quality

Oh Sh*t : There is no time to test

Likes to Android with the aim of making that million dollar app one day; retiring to a beach of his choice. For now writes blog posts to hopefully enlighten others & gain some feeling of self worth.

Writing a test is easy, ensuring your project is tested, is hard. This post is here to advocate for end-to-end testing, to make controversy mainstream and hopefully convince you to join the cause.

At the Android Summit, Donn Felker shared his views on ‘testing for success in the real world’. Advocating for end-to-end tests over unit tests, and that this viewpoint is controversial. The following is a summary outline of the talk:

Does that code you just wrote actually work? How do you know? How do your teammates know? You did write tests for that, right? Unit? Integration? End-to-End? You only changed two lines of a legacy piece of the app… but still, how do you know this didn’t break anything?

Let’s face it testing your application is difficult and tedious. Where can you get the most bang for your buck? What’s the 20% of work that gets you 80% of the return? In this session you’ll learn where you can focus your attention to gain the most traction in your testing endeavors. Juxtaposing the benefits of unit testing vs end-to-end testing.

Spend 60% of your efforts, and thoughts on end-to-end tests, and the remaining 40% on the rest.

Screenshot-2019-10-23-at-05.43.25

You can find it on YouTube here: Testing for Success in the Real World - Donn Felker.

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Therefore the TLDW paraphrase position being: “The testing pyramid encourages a 70/20/10% test number split, and I don’t like that focus on the number of tests. Ask yourself where are you going to get the most bang for your buck, and that’s in the end, end-to-end tests. Adopt a different end-to-end mindset, end-to-end tests do mimic real world usage, that’s real users. Your users don’t care that your test suite passes, your users care that your application works.”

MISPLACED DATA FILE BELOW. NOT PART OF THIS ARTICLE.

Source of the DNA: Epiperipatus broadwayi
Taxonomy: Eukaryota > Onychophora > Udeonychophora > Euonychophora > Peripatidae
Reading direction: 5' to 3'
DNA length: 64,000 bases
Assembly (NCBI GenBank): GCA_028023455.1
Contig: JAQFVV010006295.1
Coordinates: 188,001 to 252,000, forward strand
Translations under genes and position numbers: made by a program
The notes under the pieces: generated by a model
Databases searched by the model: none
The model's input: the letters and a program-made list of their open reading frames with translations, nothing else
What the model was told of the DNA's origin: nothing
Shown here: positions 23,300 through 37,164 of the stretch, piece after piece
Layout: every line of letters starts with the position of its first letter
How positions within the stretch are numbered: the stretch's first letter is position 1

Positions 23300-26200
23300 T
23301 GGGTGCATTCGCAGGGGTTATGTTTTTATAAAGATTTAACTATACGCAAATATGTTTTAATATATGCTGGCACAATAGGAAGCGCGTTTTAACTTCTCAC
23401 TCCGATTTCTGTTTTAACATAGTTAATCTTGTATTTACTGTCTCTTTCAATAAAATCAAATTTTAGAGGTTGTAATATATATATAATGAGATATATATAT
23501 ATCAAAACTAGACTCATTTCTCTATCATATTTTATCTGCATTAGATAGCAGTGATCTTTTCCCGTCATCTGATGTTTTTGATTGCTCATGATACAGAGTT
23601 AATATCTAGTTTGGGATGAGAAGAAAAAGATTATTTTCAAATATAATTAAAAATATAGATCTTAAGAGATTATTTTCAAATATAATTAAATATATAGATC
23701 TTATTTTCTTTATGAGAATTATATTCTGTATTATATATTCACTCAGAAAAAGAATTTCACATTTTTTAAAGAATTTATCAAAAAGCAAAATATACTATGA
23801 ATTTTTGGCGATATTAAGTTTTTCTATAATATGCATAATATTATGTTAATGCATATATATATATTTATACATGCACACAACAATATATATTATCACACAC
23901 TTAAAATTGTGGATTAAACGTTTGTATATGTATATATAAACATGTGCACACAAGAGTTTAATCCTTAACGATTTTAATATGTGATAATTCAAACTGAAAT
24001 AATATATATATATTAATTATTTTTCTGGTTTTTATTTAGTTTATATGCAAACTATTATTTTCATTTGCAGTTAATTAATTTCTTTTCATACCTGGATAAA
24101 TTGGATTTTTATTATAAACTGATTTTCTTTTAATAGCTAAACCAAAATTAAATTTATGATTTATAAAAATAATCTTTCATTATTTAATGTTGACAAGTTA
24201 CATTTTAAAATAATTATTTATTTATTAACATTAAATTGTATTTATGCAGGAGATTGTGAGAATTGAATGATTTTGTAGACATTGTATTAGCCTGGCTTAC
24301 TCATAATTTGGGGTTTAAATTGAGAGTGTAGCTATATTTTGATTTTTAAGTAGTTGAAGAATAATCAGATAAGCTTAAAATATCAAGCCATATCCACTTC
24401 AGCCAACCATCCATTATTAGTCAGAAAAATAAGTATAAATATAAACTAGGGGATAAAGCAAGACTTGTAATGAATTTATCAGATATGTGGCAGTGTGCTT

End-to-end tests really are the closest thing we have to having a user sitting next to us using the app. End-to-end tests capture the user behaviour, they show all the pieces connected together and working. If you think of a timing analogy; end-to-end tests are the runtime-problem highlighter, whilst unit tests are more compile-time, or another analogy, unit tests are the canary in the coal mine for development and end-to-end tests are the fireguard whilst burning the coal at home.

The testing pyramid reflects a notion of quantity, but we want to be thinking of the quality of our tests. The pyramid encourages good development practices for the individual developer, but doesn’t highlight anything of the complexity of time/effort needed to go into each layer (unit, system, e2e). How can we refactor this testing pyramid to reflect what it is needed from our apps test suite?

Developers are always in a rush to deliver, whether this is a self imposed idea of ‘being in the zone’ and churning out code, or whether this is management/company imposed, with pressure of deadlines etc.

The amount of effort to get a unit test up and running vs an end-to-end test on Android is minimal. Espresso and other acceptance testing technologies require due diligence, patience and a cognitive shift away from the individual lines of code being written. This isn’t an excuse, but another reason why developers will prefer to unit test, this leads to the “oh sh*t” scenario of testing the pieces but never the whole.

Screenshot-2019-10-23-at-05.41.19

Projects start with a single line of code, there is a setup of the project and the overhead of the gradle build system, getting it deploying on a real device etc. but the project isn’t “your own” until you write that first line of bespoke code. You could, end-to-end test this line of code. Have Espresso start your app and verify it is open (let’s say with a blank white UI). You could, unit test this line of code and validate it’s what you intended.